The man opened his eyes wide and drew a terrified breath as his vision was filled with a dark woman holding a poised knife over his chest. He felt his death then felt his heartbeat for she paused, the dagger rose over her head, she stopped, seemingly frozen for she did not move. The man was too weak to react, unable even to make his cross sign, and felt his arm fall helplessly to the dark, moist ground of the pecan tree.
The woman was in shock. She had never seen nor had she heard night stories of Spanish with eyes a pale, sky blue. His blond hair was known to her people as "The hair that was stolen by the raven," for it was almost without color. Even in the semi-light of the pecan tree, the Spanish had hair of gold. The sun felt sorrow for the raven's theft and gave to the Spanish hair of sun rays. It was his eyes that froze the woman. She felt for a moment that he had no eyes at all then could tell he was focusing on the knife she held aloft. She lowered her hand slowly but kept the knife ready for use. She stared into the man's eyes, feeling drawn to them.
The man watched as the knife was lowered. He then saw the woman's face and body. He was startled and taken aback, blinking with disbelief, not fully aware whether he gazed upon a native woman or a tree spirit come from the ground or perhaps the huge pecan that rose over them. Her face was as a maiden, for its youth could not be denied. It was painted with two lines from the edge of her raven-black hair down, down across her nose and under it and stopping only for the lips then moving again to the chin and finally to end at her throat. He followed the lines and when they ended, his gaze continued down to her breasts. He was again caught in surprise. She wore only a skirt and thin moccasins. Her breasts were astonishing drawing his eyes, not letting his gaze wander. Each was also lined but in circles. The black paint rings drew and held his attention, for they seemed to concentrate his gaze, directing it to her nipples. There were circles beginning at the darker area and growing larger as the circles expanded until the largest almost touched in the valley. Two more lines, vertical, fenced the belly hole. He looked at her hands and saw more dark paint on their backs. He was not displeased by the woman's body or the art of her paint. He had not seen such a painted woman before but, after his initial shock, accepted her and did not find her unattractive. The breast circles captured and held his gaze as though they were lariats thrown around his eyes then pulled, forcing him to stare.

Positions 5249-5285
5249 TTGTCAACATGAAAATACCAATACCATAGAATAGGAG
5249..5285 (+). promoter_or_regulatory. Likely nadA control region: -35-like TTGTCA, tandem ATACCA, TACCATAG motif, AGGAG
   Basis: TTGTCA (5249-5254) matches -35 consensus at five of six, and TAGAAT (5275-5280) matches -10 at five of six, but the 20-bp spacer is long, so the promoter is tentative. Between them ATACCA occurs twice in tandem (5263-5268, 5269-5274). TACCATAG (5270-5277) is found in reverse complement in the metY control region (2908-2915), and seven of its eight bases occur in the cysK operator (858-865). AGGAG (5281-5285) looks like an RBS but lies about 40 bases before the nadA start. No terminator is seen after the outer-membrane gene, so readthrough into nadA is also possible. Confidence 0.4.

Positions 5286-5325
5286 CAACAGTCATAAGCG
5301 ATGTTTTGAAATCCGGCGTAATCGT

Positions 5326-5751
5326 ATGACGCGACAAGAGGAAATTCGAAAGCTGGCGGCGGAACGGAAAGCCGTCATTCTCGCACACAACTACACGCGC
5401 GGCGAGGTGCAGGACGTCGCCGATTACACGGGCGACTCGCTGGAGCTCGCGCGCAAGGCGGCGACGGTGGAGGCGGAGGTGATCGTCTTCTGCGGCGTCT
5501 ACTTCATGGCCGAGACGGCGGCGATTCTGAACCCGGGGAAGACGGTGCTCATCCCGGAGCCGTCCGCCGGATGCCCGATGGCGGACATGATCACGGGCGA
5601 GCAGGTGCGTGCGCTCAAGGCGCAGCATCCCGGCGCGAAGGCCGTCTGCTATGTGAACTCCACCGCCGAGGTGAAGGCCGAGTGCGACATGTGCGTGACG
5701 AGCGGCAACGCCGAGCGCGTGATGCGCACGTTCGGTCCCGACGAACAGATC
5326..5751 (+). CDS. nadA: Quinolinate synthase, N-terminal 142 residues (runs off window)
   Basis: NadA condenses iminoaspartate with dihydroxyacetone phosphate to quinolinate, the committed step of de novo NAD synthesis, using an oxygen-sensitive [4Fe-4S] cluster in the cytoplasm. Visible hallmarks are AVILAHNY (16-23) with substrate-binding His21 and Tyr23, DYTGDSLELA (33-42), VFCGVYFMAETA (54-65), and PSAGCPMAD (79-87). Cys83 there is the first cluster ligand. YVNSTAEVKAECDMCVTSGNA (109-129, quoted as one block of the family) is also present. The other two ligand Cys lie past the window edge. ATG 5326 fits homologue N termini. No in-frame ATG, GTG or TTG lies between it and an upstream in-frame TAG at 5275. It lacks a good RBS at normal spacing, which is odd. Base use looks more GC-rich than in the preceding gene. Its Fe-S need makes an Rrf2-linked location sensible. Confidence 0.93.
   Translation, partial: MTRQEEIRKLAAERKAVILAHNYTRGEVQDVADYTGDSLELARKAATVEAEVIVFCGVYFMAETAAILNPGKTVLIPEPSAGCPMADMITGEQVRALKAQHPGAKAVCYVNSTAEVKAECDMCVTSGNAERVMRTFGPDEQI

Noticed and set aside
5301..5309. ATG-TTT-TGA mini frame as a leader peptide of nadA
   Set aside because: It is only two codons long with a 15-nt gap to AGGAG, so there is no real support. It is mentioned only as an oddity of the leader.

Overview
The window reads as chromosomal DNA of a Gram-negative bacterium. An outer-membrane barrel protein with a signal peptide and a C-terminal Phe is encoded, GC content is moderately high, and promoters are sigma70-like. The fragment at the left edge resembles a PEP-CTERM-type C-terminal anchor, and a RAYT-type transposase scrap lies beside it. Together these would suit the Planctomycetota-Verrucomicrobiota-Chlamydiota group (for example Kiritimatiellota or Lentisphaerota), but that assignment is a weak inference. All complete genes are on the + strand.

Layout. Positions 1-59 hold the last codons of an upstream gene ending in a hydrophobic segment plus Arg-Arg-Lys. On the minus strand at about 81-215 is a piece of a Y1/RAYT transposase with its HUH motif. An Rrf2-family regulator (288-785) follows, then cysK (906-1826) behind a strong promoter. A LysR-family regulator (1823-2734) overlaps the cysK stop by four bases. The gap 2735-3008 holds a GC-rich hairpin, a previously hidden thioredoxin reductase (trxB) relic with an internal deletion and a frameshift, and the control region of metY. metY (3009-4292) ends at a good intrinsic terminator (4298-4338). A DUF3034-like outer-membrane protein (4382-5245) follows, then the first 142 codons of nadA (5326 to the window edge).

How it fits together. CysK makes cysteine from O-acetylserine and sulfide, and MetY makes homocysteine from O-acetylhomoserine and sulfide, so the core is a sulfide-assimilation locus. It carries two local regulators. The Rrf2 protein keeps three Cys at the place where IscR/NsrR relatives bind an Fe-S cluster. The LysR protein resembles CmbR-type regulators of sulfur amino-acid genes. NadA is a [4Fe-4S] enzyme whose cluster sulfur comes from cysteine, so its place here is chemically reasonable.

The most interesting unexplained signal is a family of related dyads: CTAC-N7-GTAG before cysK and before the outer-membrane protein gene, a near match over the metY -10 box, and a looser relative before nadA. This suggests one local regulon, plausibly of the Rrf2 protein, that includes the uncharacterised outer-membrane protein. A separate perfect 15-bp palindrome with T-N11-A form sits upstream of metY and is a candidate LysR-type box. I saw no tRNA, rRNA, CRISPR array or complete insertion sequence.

He began to collect his strength and tried to speak. Wanting to say soft words but knowing nothing of her tongue, he merely whispered cooing sounds asking her to put away the knife for he would not harm her. He told her he was high born and very rich and that his father would reward her for her kindness if she would find his horse and clean his wound. His gaze moved from her doe eyes to her breasts and back and to her breasts again.